US Con Wade, Benjamin Franklin - U.S. Senator, OH

Benjamin Franklin Wade
Wade.jpg

Born: October 27, 1800

Birthplace: Springfield, Massachusetts

Father: James Wade 1750 – 1825
(Buried: Andover Union Township Cemetery, Andover, Ohio)​

Mother: Mary Upham 1761 – 1826
(Buried: Andover Union Township Cemetery, Andover, Ohio)​

Wife: Caroline Marie Rosecrans 1805 – 1889
(Buried: Oakdale Cemetery, Jefferson, Ohio)​

Children:

Major General James Franklin Wade 1843 – 1921​
(Buried: Oakdale Cemetery, Jefferson, Ohio)​
Henry Parsons Wade 1844 – 1915​
(Buried: Oakdale Cemetery, Jefferson, Ohio)​

Education:

1823 – 1825: Studied medicine in Albany, New York​

Occupation before War:

Attorney in Jefferson, Ohio​
1835 – 1837: Prosecuting Attorney in Ashtabula County, Ohio​
1837 – 1838: Ohio State Senator​
1841 – 1842: Ohio State Senator​
1847 – 1851: Judge of Third judicial Court of Ohio​
1851 – 1869: United States Senator from Ohio​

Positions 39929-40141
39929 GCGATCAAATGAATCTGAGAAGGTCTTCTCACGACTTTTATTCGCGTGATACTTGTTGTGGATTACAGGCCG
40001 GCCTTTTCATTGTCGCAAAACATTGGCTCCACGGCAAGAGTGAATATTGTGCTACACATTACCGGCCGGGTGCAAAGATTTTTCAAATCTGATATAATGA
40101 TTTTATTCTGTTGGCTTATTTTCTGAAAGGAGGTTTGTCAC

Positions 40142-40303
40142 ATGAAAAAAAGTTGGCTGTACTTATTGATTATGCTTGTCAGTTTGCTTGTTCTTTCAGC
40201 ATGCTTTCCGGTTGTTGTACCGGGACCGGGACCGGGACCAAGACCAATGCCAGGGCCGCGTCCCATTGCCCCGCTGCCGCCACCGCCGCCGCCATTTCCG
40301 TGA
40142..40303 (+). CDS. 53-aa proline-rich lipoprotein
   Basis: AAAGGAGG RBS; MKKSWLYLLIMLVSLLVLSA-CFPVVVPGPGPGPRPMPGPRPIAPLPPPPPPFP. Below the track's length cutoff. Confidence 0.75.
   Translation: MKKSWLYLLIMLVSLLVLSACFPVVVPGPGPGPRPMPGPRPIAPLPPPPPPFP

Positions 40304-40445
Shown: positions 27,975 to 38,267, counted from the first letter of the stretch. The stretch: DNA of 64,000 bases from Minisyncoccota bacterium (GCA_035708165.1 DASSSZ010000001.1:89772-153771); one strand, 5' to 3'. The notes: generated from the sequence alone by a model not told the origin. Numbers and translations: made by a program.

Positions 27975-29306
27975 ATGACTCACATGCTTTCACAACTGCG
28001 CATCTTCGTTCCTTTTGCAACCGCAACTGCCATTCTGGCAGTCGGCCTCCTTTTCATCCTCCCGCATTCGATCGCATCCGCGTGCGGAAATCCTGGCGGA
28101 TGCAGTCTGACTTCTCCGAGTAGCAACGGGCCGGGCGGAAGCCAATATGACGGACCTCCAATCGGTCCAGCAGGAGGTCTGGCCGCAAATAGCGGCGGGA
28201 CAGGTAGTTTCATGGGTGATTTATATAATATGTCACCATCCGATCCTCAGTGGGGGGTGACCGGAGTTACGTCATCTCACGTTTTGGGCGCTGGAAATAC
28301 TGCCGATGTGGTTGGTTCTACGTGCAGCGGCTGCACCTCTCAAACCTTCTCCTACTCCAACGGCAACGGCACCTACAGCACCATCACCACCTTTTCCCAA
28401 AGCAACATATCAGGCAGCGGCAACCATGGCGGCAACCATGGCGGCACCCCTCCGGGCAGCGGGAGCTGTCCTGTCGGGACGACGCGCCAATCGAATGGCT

Civil War Career:

1851 – 1869: United States Senator from Ohio​
1861 – 1867: Senate Chairman of Senate Territories Committee​
1861: Almost captured by Confederate Army First Battle of Bull Run​
1861 – 1862: Chairman of Congress Joint Committee Conduct of War​
1864: Co-Sponsor of Wade – Davis Bill for Reconstruction​
Wade 1.jpg

Occupation after War:

1851 – 1869: United States Senator from Ohio​
1867 – 1869: U.S. Senate President Pro Tempore​
1868: Leader for the impeachment of President Andrew Johnson​
1868: Unsuccessful Candidate for Republican Vice President Nomination​
Attorney in Jefferson, Ohio​
Agent for Northern Pacific Railroad Company​
1871: Member of San Domingo Commission​
1876: Republican Party Presidential Elector​

Died: March 2, 1878

Place of Death: Jefferson, Ohio

Age at time of Death: 77 years old

Burial Place: Oakdale Cemetery, Jefferson, Ohio
 
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Polloco

Major
Joined
Sep 15, 2018
Location
South Texas
The Davis of the Wade-Davis Bill was Henry W. Davis. It passed on July 2, 1864 but was pocket vetoed by Lincoln. This bill would have called for a more harsher treatment to the yet unconquered South.
 
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